Pfizer slammed for UK infant formula advertising code breach
The complaint related to an email advertising SMA First Infant Milk.
SMA Nutrition manufacturer Pfizer has been scolded by the UK Advertising Standards Authority (ASA) for breaching an advertising code relating to the promotion of infant formula products.
The ASA upheld one of two complaints made against a May 2012 email sent by Pfizer to mothers of young children, offering advice on breastfeeding. The emails also made suggestions about combination feeding under the title, “Considering combination feeding?”
Another section of the email - titled “Thinking of Bottle Feeding?” - was accompanied by a picture of SMA First Infant Milk and a statement boasting of the products “protein profile and a new fat blend.”
According to Baby Milk Action – which was behind the original complaint - the email played on fears about milk intake and possible problems with breastfeeding, before promoting SMA infant formula.
DairyReporter.com approached Pfizer UK for comment on the ASA decision, but no one from the company was available prior to publication.
Breached ASA code
Baby Milk Action, which works to strengthen controls on baby food marketing, challenged whether the email breached the UK Advertising Code on two points – that it promoted infant formula and that it was sent without explicit consent.
The ASA upheld that the email breached Clause 15.10, which prohibits marketing communications for infant formula “except for those in a scientific publication or, for the purposes of trade before the retail stage, a publication of which the intended readers are not the general public.”
The second complaint was not upheld by the ASA.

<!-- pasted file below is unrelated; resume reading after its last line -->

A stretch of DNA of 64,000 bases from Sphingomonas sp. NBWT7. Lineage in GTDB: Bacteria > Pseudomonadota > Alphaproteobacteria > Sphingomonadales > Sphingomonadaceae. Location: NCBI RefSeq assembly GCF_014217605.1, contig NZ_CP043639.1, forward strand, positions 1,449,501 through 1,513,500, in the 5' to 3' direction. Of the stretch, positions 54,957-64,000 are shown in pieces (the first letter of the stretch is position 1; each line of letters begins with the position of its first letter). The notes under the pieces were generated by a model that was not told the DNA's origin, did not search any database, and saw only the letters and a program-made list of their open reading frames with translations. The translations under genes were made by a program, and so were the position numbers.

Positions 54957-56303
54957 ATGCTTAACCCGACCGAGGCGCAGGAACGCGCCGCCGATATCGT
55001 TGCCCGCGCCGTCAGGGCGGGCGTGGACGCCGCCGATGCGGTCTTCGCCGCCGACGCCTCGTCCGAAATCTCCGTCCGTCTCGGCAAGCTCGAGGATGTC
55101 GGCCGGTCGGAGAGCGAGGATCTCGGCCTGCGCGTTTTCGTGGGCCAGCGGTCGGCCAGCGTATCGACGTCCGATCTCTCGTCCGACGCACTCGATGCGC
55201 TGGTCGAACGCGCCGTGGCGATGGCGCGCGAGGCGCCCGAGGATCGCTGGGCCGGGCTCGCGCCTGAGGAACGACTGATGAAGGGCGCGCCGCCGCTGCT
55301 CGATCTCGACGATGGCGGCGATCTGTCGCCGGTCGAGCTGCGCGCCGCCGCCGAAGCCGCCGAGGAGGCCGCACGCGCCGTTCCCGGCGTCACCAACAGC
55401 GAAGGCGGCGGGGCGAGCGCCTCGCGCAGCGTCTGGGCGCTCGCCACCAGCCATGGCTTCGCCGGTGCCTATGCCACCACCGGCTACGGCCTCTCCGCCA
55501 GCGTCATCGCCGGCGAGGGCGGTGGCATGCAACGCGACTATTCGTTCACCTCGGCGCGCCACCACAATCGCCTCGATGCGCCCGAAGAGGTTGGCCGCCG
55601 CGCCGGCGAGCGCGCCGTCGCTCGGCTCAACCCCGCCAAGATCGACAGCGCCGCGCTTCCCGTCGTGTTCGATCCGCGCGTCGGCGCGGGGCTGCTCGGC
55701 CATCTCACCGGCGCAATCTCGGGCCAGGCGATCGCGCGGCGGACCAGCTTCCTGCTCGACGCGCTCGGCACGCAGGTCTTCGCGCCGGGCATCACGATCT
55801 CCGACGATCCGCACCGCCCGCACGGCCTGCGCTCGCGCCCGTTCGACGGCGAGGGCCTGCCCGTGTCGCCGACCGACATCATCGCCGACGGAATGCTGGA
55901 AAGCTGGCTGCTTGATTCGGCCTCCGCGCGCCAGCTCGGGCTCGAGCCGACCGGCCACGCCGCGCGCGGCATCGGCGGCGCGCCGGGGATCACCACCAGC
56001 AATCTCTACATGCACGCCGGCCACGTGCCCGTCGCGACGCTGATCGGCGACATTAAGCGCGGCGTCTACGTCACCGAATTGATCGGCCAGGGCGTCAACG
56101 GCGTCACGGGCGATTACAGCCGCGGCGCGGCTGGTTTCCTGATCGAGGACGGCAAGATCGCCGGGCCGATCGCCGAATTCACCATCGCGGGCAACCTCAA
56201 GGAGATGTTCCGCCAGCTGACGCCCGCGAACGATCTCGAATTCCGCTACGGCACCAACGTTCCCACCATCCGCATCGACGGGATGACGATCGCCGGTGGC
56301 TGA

“Because we considered that the email was an advertisement for the purposes of Code rule 15.10, we concluded that it was within the remit of the ASA and breached the Code by promoting infant formula,” said the ASA decision.
“The ad must not appear again in its current form. We told SMA not to produce marketing communications for infant formula except in a scientific publication or, for the purposes of trade before the retail stage, a publication of which the intended readers were not the general public,” the ASA decision concluded.
‘Despicable’ email campaign
Baby Milk Action has welcomed the ASA decision, labelling Pfizer’s email campaign as “despicable.”
“Pfizer/Wyeth can add this latest ruling against its marketing strategies to the others and its 2003 criminal conviction for a ‘cynical and deliberate breach of the regulations’ at that time,” said Baby Milk Action campaigns and networking co-ordinator, Mike Brady.
“The fact it thinks it can continue to get away with showing utter contempt for the regulations speaks volumes about how it puts its own profits before the well-being of babies and their families.”
“This email campaign was particularly despicable as it targeted mothers when their babies are four weeks of age and plays on fears and problems they may be experiencing with breastfeeding to push Pfizer/Wyeth’s SMA brand of formula,” Brady added.